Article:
THE hopes kindled by the US-Taliban Agreement in February 2020 and subsequent commencement of intra-Afghan dialogue on 12 September to end the two decade old conflict in Afghanistan, still remain unfulfilled. The Taliban and the Afghan Government have not yet been able to discuss the substantive issues concerning future political structure in Afghanistan and restoring peace except agreeing on the modalities to continue the dialogue. No doubt the continuation of the dialogue in itself is a positive development but the progress is dismally slow. While two sides are engaged in a dialogue at Doha, violence in Afghanistan continues unabated. It is a situation of talking peace while making war which is hardly conducive to any positive outcome of peace talks.
I think for the peace talks to move forward it is imperative to agree on a ceasefire because if the fighting continues it could lead to derailment of the dialogue and adding complexity to the already volatile situation. It is pertinent to point out that in the US-Taliban agreement the two sides agreed on a temporary reduction in violence and reiterated that a lasting cease-fire among US, Taliban and Afghan forces will be part of intra-Afghan negotiations. History testifies to the fact that all conflicts and wars ended through dialogue between the warring parties or through multilateral efforts preceded by cessation of hostilities. The situation in Afghanistan is very complex and there is also no dearth of elements which are out to sabotage this peace process. It is therefore incumbent upon the Taliban and the Afghan Government to not only guard against such attempts but also exhibit real leadership in ending the crisis and giving peace to the Afghan people. It is a historic opportunity for them to end the plight of the Afghan people. History will not forgive them if they fritter away this chance. It is now or never situation. They need to act sensibly and with utmost sincerity of purpose.
Peace in Afghanistan is linked to regional peace and shared economic prosperity. All the regional stakeholders including Pakistan have been contributing towards peace efforts between the Taliban and US as well as encouraging intra-Afghan dialogue to find an Afghan owned and Afghan-led solution to the conflict. Pakistan has played a leading role in this regard and it continues to strive for the success of the intra-Afghan dialogue with utmost sincerity and unfaltering commitment. This point was reiterated by Prime Minister Imran Khan while talking to the delegation representing Doha-based Political Commission of Taliban led by Mullah Abdul Ghani Baradar, by saying that Pakistan wished success of the dialogue and would continue to support it. He also reiterated the desirability and need for peace in Afghanistan saying that there was no military solution to the conflict in Afghanistan. One can hardly take exception to what he said. It is pertinent to point out that Pakistan has not only played a role in bringing Taliban and US to the negotiating table and facilitating intra-Afghan dialogue but it has also made strenuous and sincere efforts to erase the ambience of mistrust between it and the Afghan Government which unfortunately always looked askance at efforts made by Pakistan in this regard. Now that those efforts have succeeded in setting the ball rolling, Pakistan would very much like to see a positive outcome in the shape of reconciliation in Afghanistan. The visit of the Taliban delegation at this moment is of great significance. It is hoped that as a result of the discussions that took place between them and the Pakistani leadership things will start falling in place and give further impetus to the dialogue process. Apart from the regional countries US is also striving for implementation of the peace deal with Taliban and the success of intra-Afghan dialogue which would facilitate US exit from Afghanistan as planned. The elections in US have ended the Trump era and it is not sure whether the Biden Administration would stick to the deal with the Taliban or change plans about pulling out the US and NATO troops completely. The policy by the new administration if different from the Trump Administration could also affect the progress in the intra-Afghan dialogue. Therefore it would be in the interest of Afghanistan and the internal stakeholders to conclude their dialogue before the new President takes oath.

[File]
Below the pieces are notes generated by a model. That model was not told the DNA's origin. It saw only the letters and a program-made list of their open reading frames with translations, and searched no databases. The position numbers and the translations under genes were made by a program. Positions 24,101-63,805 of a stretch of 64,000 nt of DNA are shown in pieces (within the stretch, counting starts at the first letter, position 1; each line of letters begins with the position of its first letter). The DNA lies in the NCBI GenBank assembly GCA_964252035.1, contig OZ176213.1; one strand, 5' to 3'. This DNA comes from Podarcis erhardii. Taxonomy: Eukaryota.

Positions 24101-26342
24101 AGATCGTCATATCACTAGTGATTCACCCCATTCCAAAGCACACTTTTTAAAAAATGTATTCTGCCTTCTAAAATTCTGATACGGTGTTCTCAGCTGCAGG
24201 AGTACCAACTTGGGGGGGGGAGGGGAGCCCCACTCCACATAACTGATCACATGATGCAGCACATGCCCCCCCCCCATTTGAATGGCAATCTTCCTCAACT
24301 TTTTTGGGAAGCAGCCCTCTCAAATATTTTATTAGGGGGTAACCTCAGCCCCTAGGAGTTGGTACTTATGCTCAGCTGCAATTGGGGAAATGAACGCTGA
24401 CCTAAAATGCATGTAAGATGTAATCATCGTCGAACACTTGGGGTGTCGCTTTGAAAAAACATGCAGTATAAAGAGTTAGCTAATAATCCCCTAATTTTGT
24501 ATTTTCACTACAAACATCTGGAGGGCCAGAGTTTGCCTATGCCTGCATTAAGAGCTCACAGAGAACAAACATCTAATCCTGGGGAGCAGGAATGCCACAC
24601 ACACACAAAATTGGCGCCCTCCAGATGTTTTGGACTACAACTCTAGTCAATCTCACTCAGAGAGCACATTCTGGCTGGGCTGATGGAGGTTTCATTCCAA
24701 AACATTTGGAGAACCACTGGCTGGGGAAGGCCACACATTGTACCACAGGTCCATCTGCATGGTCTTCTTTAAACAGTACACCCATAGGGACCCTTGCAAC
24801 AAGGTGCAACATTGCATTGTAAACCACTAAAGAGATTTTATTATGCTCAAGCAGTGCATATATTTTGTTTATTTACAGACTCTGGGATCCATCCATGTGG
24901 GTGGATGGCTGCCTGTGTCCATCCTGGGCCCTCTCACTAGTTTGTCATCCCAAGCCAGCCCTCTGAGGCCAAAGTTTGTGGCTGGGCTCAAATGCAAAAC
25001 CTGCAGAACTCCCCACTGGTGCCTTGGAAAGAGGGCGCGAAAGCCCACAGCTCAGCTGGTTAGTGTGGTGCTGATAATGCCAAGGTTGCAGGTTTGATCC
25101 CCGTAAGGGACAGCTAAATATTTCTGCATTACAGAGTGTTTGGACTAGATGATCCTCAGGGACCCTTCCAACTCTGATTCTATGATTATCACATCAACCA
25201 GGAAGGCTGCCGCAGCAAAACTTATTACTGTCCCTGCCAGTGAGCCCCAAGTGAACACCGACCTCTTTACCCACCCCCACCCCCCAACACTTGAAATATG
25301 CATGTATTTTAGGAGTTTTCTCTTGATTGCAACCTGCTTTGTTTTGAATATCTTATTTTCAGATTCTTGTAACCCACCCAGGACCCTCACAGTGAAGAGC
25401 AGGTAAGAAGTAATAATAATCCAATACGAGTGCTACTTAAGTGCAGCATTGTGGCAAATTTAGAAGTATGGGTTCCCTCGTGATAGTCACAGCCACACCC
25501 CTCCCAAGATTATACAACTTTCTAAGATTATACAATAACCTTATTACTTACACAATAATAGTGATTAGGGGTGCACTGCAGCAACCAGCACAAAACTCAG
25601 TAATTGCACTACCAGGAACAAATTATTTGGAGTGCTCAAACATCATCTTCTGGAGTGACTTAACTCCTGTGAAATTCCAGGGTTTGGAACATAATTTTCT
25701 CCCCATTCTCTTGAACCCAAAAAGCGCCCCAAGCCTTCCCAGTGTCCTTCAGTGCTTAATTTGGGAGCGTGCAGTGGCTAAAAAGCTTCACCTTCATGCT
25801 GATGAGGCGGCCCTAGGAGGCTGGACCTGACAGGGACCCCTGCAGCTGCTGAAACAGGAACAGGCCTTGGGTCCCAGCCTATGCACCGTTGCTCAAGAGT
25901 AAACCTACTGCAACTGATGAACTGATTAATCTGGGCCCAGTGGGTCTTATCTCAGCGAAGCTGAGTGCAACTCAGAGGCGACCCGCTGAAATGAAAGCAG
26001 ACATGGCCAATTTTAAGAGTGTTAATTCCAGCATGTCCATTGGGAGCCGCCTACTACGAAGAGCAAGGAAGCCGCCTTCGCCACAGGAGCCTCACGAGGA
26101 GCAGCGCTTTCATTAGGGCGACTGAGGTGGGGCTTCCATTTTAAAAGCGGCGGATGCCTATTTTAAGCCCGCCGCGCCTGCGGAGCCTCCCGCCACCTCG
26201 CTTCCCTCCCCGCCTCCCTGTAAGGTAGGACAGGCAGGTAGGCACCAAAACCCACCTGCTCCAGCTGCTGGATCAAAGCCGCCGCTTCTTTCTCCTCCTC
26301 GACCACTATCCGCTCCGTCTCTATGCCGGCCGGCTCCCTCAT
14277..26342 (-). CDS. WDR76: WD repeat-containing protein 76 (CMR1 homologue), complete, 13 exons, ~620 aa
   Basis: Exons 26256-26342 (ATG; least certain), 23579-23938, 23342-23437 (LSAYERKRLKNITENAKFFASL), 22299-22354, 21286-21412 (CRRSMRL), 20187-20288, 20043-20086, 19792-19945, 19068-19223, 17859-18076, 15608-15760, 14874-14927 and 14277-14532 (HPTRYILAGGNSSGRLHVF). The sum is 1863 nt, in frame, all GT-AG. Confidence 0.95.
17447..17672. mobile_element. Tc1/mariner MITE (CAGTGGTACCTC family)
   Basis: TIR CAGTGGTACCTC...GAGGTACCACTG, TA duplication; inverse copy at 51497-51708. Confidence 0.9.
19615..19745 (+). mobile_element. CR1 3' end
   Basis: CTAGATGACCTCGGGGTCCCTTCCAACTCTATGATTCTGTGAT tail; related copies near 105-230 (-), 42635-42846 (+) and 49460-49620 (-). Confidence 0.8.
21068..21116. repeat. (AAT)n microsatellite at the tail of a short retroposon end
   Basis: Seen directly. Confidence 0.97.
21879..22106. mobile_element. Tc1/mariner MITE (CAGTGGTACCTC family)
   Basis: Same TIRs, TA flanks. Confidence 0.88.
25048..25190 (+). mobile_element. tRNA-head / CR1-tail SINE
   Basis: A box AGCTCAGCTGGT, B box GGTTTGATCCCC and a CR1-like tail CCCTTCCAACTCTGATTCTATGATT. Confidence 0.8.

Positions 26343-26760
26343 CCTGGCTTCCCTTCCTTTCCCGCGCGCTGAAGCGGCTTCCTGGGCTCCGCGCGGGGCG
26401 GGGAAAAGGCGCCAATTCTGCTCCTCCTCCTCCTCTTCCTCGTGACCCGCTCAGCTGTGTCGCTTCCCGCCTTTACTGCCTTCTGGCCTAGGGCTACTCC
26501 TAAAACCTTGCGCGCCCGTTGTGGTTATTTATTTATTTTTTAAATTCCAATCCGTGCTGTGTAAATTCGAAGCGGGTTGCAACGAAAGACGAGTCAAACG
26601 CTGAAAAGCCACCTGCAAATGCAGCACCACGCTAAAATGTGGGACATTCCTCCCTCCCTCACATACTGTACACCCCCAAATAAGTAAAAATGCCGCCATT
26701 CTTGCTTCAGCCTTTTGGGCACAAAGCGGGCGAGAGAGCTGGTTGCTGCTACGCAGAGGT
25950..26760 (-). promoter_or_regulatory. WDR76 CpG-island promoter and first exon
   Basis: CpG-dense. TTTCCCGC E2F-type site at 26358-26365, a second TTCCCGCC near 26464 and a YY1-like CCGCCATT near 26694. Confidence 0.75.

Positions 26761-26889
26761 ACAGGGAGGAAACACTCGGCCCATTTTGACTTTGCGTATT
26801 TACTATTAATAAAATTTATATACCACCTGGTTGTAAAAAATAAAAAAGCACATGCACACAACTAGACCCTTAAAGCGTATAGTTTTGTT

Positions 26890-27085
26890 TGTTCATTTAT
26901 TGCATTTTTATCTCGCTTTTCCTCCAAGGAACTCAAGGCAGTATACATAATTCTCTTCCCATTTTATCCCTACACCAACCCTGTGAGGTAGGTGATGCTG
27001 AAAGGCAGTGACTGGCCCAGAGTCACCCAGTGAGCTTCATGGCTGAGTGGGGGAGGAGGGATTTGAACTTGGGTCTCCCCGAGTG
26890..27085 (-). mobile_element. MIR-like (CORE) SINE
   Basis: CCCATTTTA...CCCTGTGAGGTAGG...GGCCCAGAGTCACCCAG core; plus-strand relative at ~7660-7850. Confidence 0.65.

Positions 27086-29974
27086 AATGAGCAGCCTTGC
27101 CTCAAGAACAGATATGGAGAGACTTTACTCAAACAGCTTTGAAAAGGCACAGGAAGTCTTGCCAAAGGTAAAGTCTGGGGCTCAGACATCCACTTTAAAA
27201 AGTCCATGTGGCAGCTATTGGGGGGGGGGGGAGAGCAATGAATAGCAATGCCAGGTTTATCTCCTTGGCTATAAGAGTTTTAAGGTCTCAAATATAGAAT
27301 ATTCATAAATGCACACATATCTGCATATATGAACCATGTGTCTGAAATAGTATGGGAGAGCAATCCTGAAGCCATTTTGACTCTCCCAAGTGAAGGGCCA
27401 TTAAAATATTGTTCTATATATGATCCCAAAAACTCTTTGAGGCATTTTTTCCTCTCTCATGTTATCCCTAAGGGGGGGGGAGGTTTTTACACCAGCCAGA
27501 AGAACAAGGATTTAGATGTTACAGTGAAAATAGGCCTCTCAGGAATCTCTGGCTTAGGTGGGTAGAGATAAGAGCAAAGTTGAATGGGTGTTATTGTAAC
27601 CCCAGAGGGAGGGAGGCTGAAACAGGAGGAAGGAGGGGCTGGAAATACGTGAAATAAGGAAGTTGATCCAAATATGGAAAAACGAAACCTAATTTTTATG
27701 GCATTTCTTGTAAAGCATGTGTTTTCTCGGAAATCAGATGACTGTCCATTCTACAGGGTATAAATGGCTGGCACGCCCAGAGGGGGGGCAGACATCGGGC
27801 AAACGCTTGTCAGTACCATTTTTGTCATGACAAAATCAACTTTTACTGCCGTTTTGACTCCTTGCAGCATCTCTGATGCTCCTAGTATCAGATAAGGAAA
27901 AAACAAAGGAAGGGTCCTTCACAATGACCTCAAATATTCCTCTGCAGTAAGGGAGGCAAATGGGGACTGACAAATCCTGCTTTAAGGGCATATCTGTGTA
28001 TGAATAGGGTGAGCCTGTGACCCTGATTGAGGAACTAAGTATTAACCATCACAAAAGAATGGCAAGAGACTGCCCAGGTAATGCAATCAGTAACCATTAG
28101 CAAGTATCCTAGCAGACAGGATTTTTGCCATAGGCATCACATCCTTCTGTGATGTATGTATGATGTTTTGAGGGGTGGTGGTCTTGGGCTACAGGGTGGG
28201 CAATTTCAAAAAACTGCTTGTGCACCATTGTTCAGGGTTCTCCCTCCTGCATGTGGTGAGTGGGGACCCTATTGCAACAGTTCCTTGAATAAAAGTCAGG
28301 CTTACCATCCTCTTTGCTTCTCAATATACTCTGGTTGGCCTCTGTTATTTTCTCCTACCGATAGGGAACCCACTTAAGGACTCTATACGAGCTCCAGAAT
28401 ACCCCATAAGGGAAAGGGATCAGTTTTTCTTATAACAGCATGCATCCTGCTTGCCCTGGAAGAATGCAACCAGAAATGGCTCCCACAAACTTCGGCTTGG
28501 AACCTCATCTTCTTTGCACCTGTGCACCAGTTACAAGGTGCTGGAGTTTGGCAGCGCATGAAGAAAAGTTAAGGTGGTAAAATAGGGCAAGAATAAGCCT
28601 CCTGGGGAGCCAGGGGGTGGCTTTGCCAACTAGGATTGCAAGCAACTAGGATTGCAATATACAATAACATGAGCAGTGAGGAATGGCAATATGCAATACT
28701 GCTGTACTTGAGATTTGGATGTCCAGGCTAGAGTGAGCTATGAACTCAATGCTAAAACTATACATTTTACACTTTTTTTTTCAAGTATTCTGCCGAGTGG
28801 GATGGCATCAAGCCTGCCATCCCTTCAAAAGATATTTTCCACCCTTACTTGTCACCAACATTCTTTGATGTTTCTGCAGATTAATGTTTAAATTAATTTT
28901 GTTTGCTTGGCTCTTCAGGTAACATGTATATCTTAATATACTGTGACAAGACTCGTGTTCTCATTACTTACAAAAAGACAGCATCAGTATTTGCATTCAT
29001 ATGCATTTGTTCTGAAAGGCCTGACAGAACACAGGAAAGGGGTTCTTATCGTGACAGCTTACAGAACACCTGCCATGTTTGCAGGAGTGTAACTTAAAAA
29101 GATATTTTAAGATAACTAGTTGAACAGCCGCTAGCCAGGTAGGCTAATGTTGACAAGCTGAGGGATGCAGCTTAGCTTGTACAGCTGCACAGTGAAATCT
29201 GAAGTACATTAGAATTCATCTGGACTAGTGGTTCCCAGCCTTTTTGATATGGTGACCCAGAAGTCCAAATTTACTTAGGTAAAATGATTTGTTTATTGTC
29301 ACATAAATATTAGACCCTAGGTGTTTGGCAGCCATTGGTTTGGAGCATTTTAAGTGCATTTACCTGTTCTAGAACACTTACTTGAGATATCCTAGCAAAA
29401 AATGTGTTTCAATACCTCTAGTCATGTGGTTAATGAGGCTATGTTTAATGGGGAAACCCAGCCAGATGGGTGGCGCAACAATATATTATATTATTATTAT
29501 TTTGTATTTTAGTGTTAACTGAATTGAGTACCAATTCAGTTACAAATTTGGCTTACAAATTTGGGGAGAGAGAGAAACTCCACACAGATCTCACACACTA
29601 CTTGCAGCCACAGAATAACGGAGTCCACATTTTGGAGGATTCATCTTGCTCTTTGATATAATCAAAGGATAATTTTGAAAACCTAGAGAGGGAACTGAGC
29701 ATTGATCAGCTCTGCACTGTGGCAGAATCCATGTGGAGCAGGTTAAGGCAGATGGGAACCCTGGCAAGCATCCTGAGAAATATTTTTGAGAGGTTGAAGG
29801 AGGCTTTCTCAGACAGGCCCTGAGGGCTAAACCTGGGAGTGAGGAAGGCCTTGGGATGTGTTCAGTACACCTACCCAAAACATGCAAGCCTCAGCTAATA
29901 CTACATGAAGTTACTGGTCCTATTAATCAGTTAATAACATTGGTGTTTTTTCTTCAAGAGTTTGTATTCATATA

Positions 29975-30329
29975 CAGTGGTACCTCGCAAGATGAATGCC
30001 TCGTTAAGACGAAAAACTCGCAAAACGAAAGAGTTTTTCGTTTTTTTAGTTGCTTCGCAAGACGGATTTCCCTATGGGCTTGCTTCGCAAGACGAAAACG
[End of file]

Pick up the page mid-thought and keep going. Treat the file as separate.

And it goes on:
The Taliban must agree to a ceasefire to facilitate the success of the dialogue. They must realize that it were mostly the Afghan people who have been and continue to bear the brunt of the conflict in Afghanistan. More than 157,000 people have died in the war since 2001, according to researchers for the Costs of War Project at Brown University. More than 43,000 civilians have died, and by 2018 there were almost 2.5 million Afghan refugees worldwide, according to the UN refugee agency. Analysts estimate that about 45,000 Afghan troops and police officers have been killed in the past five years. Tens of thousands of Taliban fighters are also believed to have been killed since 2001. Therefore the Taliban and the Afghan Government owe it to their people to let them live in peace. There is no doubt that discussing and reaching an agreement on sharing power, disarming and reintegration of Taliban into society, determining the future of the country’s democratic institutions and constitution and overcoming the ethnic, sectarian and tribal differences form a challenging undertaking for the negotiating parties but given the will and determination to restore peace in Afghanistan, nothing is impossible.
— The writer is former Director Administration, Pakistan Broadcasting Corporation, based in Islamabad.